Photo: Valérian Mazataud The Duty
The middle of the restoration was one of the first sectors affected by measures of restriction accompanying the pandemic.
The businesses are seeing a slow return to normal, suggesting a recovery of jobs rather difficult, is afraid of the OECD.
Monday, medium-sized and large businesses, and restaurateurs feared a long recovery postpandémie. The SMES were echoes of this scenario of slow recovery. In the latest blow to probe of the canadian Federation of independent business (CFIB) at the canadian level, 53 % of small business owners estimated that it will take them more than six months to regain their profitability levels normal and 30 % pointed to a horizon of more than a year.
“They are also 5 % to be feared never to be able to achieve the same profits as before the crisis of the COVID-19, adds the CFIB. “In Quebec, almost one-half of the business owners, it is difficult to regain profitability before six months, and 28 % are of the opinion that it will take them more than a year. “
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The vast majority of these companies operates in mode déconfinement progressive. The CFIB shows that nationally, 57 % of SMES are fully open, 34 % have been returned to their normal size, and only 24 % are new sales, similar to this period of the year. “In Quebec, 7 SMES out of 10 are completely open, 40 % have found the same workforce and 30% of sales usual. “
In restaurants, a segment among the first who have been affected by the measures of restriction accompanying the pandemic, the majority of canadian businesses for food services continue to operate at a loss and could put at least a year to become profitable, said Restaurants Canada on Monday.
“More than half of the respondents who are open for pickup and delivery only, or that have re-opened their dining rooms according to the new restrictions say they continue to operate at a loss. “
To the question on the number of months that they believe nécessairesavant that their business becomes profitable, 13 % moved 6 months or less, 31 % rated for 7 months to a year, 36 %, 1 year to 18 months, and 20 % indicated a longer time horizon.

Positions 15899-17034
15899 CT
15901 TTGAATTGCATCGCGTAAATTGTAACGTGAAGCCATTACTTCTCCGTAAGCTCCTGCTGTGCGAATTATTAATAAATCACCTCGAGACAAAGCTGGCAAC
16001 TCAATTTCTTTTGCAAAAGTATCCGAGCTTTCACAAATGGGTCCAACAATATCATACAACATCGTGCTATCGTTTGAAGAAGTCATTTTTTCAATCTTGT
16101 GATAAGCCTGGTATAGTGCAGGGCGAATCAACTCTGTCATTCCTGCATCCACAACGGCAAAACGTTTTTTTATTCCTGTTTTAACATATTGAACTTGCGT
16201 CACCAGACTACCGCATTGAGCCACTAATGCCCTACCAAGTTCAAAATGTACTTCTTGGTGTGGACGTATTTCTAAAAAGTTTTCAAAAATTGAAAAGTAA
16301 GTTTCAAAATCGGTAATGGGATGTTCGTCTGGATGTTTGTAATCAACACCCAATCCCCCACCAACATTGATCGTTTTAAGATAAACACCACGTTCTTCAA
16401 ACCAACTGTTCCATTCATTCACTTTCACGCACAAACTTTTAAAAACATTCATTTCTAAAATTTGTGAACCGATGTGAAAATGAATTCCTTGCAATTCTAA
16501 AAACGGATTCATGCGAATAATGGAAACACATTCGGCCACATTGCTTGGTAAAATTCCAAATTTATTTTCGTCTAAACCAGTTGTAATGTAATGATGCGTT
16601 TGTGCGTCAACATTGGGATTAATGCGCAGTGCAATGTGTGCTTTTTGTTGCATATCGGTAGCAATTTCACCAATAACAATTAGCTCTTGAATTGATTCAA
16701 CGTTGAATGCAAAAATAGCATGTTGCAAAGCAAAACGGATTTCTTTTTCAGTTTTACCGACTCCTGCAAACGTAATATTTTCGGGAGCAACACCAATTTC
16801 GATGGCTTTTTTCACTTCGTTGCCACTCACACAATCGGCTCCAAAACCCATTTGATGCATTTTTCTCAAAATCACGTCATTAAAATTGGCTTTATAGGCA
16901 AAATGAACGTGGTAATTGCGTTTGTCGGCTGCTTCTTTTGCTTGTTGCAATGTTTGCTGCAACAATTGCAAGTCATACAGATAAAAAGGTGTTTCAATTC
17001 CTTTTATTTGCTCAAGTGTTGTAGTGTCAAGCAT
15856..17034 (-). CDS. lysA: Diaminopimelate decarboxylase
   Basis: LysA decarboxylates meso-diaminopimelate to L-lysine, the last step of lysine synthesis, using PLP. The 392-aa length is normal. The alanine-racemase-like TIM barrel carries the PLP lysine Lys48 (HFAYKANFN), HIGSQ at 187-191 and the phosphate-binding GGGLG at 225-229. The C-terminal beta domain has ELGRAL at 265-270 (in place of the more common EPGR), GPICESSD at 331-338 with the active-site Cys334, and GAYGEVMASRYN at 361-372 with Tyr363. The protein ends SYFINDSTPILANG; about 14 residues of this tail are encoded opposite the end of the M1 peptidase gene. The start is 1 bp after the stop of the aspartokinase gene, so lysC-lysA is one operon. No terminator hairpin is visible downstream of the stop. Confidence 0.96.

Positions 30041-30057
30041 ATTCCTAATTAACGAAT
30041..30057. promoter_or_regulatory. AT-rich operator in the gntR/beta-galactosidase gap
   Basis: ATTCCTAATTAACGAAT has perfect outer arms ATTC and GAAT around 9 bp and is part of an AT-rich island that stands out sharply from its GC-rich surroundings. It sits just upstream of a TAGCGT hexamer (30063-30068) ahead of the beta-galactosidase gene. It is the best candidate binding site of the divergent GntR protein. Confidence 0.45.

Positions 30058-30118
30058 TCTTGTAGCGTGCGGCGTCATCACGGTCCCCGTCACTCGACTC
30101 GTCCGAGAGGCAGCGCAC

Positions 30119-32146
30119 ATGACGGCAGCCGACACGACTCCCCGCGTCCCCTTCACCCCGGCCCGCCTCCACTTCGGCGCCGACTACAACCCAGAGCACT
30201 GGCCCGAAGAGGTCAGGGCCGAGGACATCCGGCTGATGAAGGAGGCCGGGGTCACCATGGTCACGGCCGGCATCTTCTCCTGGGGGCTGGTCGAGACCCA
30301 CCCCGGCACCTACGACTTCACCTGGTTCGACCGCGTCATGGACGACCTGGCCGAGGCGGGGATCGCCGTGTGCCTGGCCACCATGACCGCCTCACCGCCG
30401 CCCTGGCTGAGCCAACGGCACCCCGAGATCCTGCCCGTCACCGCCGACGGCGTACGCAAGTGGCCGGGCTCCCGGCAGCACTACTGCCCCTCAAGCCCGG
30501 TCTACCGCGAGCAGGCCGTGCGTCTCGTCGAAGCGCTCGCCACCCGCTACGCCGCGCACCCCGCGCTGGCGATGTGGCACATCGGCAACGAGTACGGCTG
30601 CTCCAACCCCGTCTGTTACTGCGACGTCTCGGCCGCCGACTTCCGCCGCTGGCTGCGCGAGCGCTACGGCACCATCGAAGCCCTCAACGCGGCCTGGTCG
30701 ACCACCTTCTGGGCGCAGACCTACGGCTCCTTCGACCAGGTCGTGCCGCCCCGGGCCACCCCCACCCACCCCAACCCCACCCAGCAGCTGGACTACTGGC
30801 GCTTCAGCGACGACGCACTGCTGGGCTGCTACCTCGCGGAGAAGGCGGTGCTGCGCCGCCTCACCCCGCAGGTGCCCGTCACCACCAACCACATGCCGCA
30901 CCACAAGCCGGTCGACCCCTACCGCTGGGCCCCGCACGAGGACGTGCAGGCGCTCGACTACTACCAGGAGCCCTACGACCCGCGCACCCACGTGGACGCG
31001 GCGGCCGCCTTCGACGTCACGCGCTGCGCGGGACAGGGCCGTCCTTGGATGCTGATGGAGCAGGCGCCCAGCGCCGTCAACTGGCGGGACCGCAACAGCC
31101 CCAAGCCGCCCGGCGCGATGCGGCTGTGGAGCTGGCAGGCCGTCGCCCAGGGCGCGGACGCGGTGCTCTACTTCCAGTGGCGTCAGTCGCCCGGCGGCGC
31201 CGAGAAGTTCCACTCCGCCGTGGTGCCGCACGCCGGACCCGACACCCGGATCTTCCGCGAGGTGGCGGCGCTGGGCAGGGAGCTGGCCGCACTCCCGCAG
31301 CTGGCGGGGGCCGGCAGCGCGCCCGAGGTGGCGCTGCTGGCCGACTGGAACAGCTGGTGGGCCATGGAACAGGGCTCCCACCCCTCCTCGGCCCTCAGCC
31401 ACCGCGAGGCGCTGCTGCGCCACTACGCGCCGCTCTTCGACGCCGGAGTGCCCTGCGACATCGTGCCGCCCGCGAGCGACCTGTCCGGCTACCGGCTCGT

“For the third consecutive month, more than 90 % of respondents reported a decrease of their turnover compared to the same period last year,” says Restaurants Canada, which states that 75 % of restaurateurs who responded to the survey said touching the wage Subsidy emergency in Canada.
In its summer edition 2020 of the Survey on the business outlook, the Bank of Canada pointed out that nearly half of the respondents reported a net decrease in sales over the last 12 months, and more than half anticipate that their total sales next 12 months will be lower than the last 12. Also, half of the exporters has forecast a drop in sales overseas in the next 12 months.
By doing this, more than half of the companies that have recently made layoffs talk of reopening some of the positions in the next 12 months. But many are not planning to increase their workforce, often because they fear low sales, it added the central bank survey.
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Difficult recovery jobs
This difficult recovery jobs mowed down by the pandemic is illustrated in the most recent projections of the Organization for economic cooperation and development (OECD), released on Tuesday.
For Canada, the OECD calculates that the unemployment rate is expected to reach 11 % in the second quarter of 2020, well above the previous peak of 8.7 % in the third quarter of 2009. “Although a rapid decrease is to be expected with the end of the containment measures, the projections remain 7.7 % by the end of 2021 in the scenario of a single wave, of 8.4% in the scenario with two pandemic waves in 2020. “The unemployment rate stood at 5.6% in February.
The OECD recalls that the COVID-19 has severely hit the job market. Hours worked in Canada have decreased by 22.7% during the first three months of the health crisis, against a decline of 2 % over the same period during the global financial crisis. “Among the 10 countries with comparable data, only Italy and Israel have a decrease superior. “
And the impact has been uneven. In Canada, 47 % of those in the bottom quartile of the income distribution have stopped working, compared to only 14 % of those in the top quartile. “Only 15 % of those in the bottom quartile can work safely from their homes, compared with 50 % in the top quartile,” says the Organization.